This is a summary. Click on the title for the full chapter: INTRODUCTION
- The main purpose for obtaining a patent is economic.
- It grants the exclusive right to make, use or sell the invention for a limited period of time.
- The governing law is Title 35 of the United States Code (35 USC).
- The governing regulations are from Title 37 of the Code of Federal Regulations (37 CFR).
- The law is federal, so patent cases are resolved in the federal court system:
- district courts;
- circuit courts;
- the Court of Appeals for the Federal Circuit (CAFC), a special appeals court for patent cases; and,
- the Supreme Court.
- The US Patent and Trademark Office (PTO) processes patent applications.
- Patents last for 20 years from the date the application is filed with the PTO.
- Patents have the attributes of personal property.
- The foundation of the federal government's authority to create a patent system is in the Constitution. The purposes is explicitly economic, "to promote the progress of science and useful arts..."
- Other forms of intellectual property
- trademarks; and,
- trade secrets.
This is a summary. Click on the title for the full chapter: NONOBVIOUSNESS
- This is perhaps the most difficult factual patent issue. In addition to meeting the novelty requirements of 35 USC 102, 35 USC 103 requires that the claimed invention as a whole must have been nonobvious "at the time the invention was made to a person having ordinary skill in the art to which said subject matter pertains."
- There is a lot of historical confusion regarding this standard. Basically, it is a notion of something being meeting some type of sufficient inventive standard or nontriviality.
- To determine this, there are three fundamental lines of inquiry:
- the scope and content of the prior art;
- the differences between the prior art and claims at issue; and,
- the level of ordinary skill in the art.
- Secondary considerations include:
- a long-felt but unsatisfied need met by the invention;
- appreciation by those versed in the art that the need existed;
- substantial attempts to meet this need;
- commercial success of the invention;
- replacement in the industry by the claimed invention;
- acquiescence by the industry;
- teaching away by those skilled in the art;
- unexpectedness of the results; and,
- disbelief or incredulity on the part of industry with respect to the new invention.
This is a summary. Click on the title for the full chapter: INFRINGEMENT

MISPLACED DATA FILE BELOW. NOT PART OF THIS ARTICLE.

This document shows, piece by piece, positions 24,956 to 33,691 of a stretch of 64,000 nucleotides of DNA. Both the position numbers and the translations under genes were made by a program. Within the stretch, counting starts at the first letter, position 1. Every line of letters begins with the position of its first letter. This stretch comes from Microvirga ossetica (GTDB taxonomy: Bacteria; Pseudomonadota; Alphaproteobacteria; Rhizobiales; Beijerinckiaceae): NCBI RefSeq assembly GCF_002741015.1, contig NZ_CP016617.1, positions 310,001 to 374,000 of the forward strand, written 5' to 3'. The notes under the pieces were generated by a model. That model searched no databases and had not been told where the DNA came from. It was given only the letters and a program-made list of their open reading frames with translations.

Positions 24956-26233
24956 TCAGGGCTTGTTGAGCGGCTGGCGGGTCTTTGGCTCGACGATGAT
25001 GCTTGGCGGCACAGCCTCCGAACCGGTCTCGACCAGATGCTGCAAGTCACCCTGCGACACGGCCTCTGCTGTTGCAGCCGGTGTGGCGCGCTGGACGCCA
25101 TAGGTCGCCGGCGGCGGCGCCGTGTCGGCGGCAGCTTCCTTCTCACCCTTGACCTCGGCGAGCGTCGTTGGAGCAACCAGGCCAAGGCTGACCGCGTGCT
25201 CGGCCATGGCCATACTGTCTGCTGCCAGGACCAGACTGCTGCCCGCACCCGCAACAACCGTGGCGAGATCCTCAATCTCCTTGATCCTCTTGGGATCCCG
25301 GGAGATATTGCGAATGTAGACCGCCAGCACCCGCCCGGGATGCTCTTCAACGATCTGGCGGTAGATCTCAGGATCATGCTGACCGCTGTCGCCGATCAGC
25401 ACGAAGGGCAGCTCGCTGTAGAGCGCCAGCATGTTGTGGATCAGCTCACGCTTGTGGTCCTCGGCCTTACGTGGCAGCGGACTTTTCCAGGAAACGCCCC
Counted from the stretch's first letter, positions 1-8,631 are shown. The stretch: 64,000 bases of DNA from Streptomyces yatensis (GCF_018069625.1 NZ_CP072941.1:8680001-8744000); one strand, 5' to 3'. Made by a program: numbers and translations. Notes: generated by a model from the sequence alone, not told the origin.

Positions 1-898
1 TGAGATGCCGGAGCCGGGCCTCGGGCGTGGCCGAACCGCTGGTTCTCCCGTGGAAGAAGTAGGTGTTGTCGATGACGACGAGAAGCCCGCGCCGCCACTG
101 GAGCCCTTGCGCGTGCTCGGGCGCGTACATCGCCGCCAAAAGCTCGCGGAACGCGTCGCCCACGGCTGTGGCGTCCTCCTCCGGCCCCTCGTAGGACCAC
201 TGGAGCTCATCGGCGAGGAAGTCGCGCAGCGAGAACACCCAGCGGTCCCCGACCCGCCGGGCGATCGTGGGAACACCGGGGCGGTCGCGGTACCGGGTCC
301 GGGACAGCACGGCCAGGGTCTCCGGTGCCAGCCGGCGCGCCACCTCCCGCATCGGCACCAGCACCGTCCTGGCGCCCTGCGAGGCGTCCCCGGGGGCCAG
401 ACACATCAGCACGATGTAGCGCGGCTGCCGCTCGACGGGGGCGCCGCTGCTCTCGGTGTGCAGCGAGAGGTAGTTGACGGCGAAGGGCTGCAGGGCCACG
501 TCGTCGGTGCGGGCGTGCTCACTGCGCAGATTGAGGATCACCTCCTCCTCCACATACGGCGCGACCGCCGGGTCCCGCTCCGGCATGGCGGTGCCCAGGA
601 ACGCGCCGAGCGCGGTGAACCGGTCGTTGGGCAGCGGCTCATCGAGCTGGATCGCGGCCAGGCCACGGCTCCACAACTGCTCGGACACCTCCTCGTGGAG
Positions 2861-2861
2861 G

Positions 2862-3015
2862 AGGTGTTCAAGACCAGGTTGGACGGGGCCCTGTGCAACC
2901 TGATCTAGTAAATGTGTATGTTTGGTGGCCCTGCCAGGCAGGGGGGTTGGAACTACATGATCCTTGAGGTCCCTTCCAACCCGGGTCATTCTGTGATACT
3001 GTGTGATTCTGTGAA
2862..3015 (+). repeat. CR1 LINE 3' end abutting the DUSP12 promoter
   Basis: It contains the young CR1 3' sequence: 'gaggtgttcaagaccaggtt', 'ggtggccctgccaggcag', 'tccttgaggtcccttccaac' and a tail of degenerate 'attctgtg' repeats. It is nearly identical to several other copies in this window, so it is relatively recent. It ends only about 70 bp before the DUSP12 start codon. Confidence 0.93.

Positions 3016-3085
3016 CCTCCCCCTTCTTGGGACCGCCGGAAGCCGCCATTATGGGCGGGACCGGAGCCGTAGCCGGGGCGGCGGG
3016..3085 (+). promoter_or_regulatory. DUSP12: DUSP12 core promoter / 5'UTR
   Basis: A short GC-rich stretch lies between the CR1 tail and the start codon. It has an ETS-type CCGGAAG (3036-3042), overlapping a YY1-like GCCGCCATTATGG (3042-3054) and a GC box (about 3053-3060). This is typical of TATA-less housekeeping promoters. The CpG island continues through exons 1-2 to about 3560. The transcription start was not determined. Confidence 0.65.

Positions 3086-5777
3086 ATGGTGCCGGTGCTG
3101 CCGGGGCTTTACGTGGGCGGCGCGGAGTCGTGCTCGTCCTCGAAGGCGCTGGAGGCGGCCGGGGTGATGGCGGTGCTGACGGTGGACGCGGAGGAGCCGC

This is a summary. Click on the title for the full chapter: THE PATENT DOCUMENT
- A patent has several parts:
- specification: describes the invention;
- claims: delineates the ownership rights;
- drawings: not required, but if they are included then any element included in the claims must be shown in the drawings; and,
- other miscellaneous parts.
- Interpreting claims: claims are said to read on another device.
- The doctrine of equivalence, prevents something from being patented that only has minor alterations from the prior art.
- The date of the invention
- reduction to practice;
- diligence requirement.
- The file wrapper.
This is a summary. Click on the title for the full chapter: NOVELTY
- Specified in 35 USC 102.
- Fundamentally: an invention must be new.
- Section 102 basically defines in a technical way what it means to not be new:
- Events prior to invention
- known or used by others in the US
- patented or in a printed publication in another country
- Events one year before filing the patent application
- patented or in a printed publication anywhere (in this or a foreign country)
- in public use or on sale in the US
- Other bars
- Events prior to invention
- The applicant must be the inventor (not the employer)
- Literal Infringement
- The Doctrine of Equivalents
This is a summary. Click on the title for the full chapter: UTILITY
This is a summary. Click on the title for the full chapter: PATENTABLE SUBJECT MATTER
Can computer programs, algorithms, laws of nature, life forms, plants, etc. be patented. In particular, are the following patentable:
- Algorithms and Computer Programs
- Scientific Facts?
In a recent case
- State Street (1998)
the CAFC substantially broadened the subject matter of section 101 to include such things as methods of doing business, etc.
This is a summary. Click on the title for the full chapter: FOREIGN AND DOMESTIC PRIORITY
- Priority in general
- Foreign priority
- International applications
- Domestic priority
- Provisional applications
This is a summary. Click on the title for the full chapter: THE PATENT APPLICATION
- The Disclosure
- The Claims
- Other Sections
- New Matter
- The Examination Process
This is a summary. Click on the title for the full chapter: INVENTOR ELIGIBILITY
This is a summary. Click on the title for the full chapter: ANTICIPATION
This is a summary. Click on the title for the full chapter: PRIOR ART